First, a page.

But Sauven makes a distinction between the work they do and that of the tactics of Insulate Britain. “The thing about direct action is that you put your own life and liberty on the line, but not those of other people…The problem with IB is that by going out in front of cars on a busy motorway I guarantee you that at some time people may be injured or killed. It puts innocent people, including children, at risk. Those people haven’t volunteered to do that and it oversteps the mark.” 

Insulating Britain

Members of Christian Climate Action (CCA), the Christian wing of XR, join in with other groups of climate protestors which share the same philosophy. There are six CCA members working with IB.

One of them is Reverend Sue Parfitt, a 79-year-old vicar. Parfitt told Byline Times that she believes “it is a proper exercise of my priesthood to spend most of my time on helping to at least slow down the climate catastrophe.”  Parfitt, along with other CCA members has also participated in protests for XR, has protested within Church House about the Church of England investing in oil and has glued herself to court furniture to raise awareness of climate change.

Parfitt adds that whilst she regrets inconveniencing the public, IB actions are carefully planned and considered. “We know that as with all previous movements of social protest, such as civil rights, the suffragettes and anti-apartheid, some disruption of the public is required.”

Byline Times asked Parfitt about the criticism of some of the tactics that could endanger both protestors and the public. Parfitt explains that emergency vehicles are let through and the hard shoulder kept clear. But she goes on to say: “Most regretfully there will be tragedies and one cannot weigh up the relative value of people’s lives as they cannot be compared. One tragedy is one too many. We also have to stop denying the fact that millions and millions of lives are already being lost” [because of climate change].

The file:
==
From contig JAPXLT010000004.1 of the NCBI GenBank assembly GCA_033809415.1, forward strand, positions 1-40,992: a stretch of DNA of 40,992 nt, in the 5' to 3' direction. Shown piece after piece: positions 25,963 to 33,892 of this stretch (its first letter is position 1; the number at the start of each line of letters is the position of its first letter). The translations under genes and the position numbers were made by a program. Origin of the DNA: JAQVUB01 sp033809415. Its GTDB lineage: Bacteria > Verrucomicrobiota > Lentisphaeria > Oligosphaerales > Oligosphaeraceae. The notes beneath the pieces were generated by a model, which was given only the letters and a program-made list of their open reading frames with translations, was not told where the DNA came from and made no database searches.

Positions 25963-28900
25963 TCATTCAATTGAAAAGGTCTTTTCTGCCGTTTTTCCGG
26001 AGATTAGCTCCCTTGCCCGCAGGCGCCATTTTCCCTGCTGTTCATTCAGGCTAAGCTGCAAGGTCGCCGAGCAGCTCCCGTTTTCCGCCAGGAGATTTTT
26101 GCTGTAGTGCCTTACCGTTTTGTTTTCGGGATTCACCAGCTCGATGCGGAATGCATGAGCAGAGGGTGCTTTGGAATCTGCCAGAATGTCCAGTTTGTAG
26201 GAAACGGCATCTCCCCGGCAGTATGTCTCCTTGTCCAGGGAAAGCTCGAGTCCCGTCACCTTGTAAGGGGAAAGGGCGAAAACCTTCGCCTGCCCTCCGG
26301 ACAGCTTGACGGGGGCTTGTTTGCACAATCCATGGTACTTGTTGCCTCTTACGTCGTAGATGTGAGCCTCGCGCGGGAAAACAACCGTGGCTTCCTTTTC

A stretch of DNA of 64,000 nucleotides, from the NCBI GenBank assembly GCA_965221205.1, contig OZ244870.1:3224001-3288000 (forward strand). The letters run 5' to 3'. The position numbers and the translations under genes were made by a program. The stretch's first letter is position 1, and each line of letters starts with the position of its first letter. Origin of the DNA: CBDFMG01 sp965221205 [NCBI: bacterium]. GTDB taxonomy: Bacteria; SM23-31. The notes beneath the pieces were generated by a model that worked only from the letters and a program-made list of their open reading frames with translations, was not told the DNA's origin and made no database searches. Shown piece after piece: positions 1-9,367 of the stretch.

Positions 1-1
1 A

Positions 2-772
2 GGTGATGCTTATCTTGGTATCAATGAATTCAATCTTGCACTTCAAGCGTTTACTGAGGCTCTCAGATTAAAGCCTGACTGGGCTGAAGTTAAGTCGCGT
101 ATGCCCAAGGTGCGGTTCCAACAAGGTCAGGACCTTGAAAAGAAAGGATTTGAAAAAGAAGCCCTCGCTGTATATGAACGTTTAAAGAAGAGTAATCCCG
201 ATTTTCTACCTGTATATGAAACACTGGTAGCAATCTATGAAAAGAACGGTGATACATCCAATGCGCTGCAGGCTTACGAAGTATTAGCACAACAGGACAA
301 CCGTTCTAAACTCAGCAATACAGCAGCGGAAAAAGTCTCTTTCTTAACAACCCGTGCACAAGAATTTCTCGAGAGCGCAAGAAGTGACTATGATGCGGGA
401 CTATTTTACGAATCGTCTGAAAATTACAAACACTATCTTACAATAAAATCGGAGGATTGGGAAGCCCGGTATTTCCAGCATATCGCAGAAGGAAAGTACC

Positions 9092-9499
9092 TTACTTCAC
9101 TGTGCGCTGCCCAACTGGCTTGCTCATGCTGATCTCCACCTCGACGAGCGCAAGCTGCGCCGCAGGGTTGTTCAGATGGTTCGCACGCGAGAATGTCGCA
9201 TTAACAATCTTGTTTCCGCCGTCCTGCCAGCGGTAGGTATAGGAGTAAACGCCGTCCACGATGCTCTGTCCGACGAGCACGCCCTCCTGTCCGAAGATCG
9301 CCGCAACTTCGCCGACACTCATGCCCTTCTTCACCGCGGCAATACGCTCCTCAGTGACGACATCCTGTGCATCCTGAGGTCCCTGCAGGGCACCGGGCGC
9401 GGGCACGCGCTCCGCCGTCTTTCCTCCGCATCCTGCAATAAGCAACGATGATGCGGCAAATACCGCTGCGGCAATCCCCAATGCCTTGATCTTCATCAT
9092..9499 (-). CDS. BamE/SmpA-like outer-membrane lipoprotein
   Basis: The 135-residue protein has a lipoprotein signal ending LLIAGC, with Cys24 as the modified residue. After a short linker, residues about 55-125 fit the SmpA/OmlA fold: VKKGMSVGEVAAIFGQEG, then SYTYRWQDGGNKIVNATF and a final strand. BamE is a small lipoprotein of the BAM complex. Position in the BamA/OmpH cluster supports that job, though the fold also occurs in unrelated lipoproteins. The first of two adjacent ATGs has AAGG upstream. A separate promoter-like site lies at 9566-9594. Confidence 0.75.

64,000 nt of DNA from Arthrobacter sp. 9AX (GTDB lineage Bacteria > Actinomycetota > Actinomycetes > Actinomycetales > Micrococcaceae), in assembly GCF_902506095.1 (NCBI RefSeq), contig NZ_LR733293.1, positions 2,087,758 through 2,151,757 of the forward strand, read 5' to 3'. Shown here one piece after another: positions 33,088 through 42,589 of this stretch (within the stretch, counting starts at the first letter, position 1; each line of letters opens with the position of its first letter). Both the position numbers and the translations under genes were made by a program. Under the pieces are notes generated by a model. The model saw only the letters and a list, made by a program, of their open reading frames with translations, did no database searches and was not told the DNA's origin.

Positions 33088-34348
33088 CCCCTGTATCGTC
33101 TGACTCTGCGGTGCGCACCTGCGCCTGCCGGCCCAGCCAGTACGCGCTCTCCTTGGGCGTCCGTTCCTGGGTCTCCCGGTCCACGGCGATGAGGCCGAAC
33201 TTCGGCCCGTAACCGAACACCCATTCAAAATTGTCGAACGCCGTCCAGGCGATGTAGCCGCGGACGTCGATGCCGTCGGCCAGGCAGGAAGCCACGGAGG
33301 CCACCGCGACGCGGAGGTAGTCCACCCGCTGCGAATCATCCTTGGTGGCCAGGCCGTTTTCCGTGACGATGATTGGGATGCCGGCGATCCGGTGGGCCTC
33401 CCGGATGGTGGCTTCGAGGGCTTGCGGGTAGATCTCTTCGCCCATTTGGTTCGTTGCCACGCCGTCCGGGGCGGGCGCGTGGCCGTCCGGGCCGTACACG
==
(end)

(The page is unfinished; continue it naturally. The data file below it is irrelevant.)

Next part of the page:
Sauven disagrees and fears a motorway pile up as a result of IB actions – but is at pains to praise the work of other groups, such as Occupy, Green New Deal Rising (GND) and the anti-austerity movement, Los Indignados, in Spain. “Groups can come and go, but they are powerful. The new organisations made up of young people, such as GND  – are very eloquent. Young people talking to those in power can be really influential. It’s much more powerful than adults doing it.” 

New Deal Rising

Young people from the group, Green New Deal Rising, have confronted the Chancellor, Rishi Sunak, Scotland’s First Minister Nicola Sturgeon and others, sharing their videos of startled and clearly uncomfortable politicians on social media. The group, which aims to “widen the circle” of people involved in the environmental movement, promises that it will “rise up… and keep rising up.. the only thing that has ever altered the course of history is a huge disruptive movement willing to do what it takes to win.” 

GND, thus far, has had a mainly sympathetic press response. IB, by contrast, has divided opinions more radically – and this division goes back, in many ways, to the debate about whether XR failed or succeeded. Rupert Read has argued previously in Byline Times that it is a bit of both – it raised climate consciousness but it didn’t change policy at the sharp end.

IB was born out of that frustration and its response was to become more radical still. But Read believes that whilst the general public’s awareness of climate change has moved, partly due to actions from groups like XR, the actions that IB are engaged in don’t have the “positive dimension” that will mobilise the 3.5% of the population that XR had always estimated was needed to galvanise change. 

He tells Byline Times that there is a “grave danger in actions that appear to target ordinary people” which he dubs blunt instruments that have no power to resonate and to change minds. In fact, Read argues that they may in fact be counterproductive and cause a waning in public sympathy, as well as encouraging more repressive police action. 

Read has argued instead for what he calls “Robin Hood actions” by radical groups – such as stealing insulation and installing it in the lofts of social housing residents. He argues as well for more entryism into what he calls “leverage points’, pointing to groups such as Lawyers For Net-Zero. He argues instead for a “mass moderate flank” to put pressure on governments, rather than more radical, smaller groups. 

Parfitt and others engaged in IB actions are pursuing another path – in her case on the grounds of obedience “to a higher authority”. She tells Byline Times that she sees the work she does as resisting “the forces of evil that I see residing in the fossil fuel industry.” IB’s protests are due to gather pace again next week. The debate within the environmental movement – as well as amongst the general public – isn’t going to be over soon.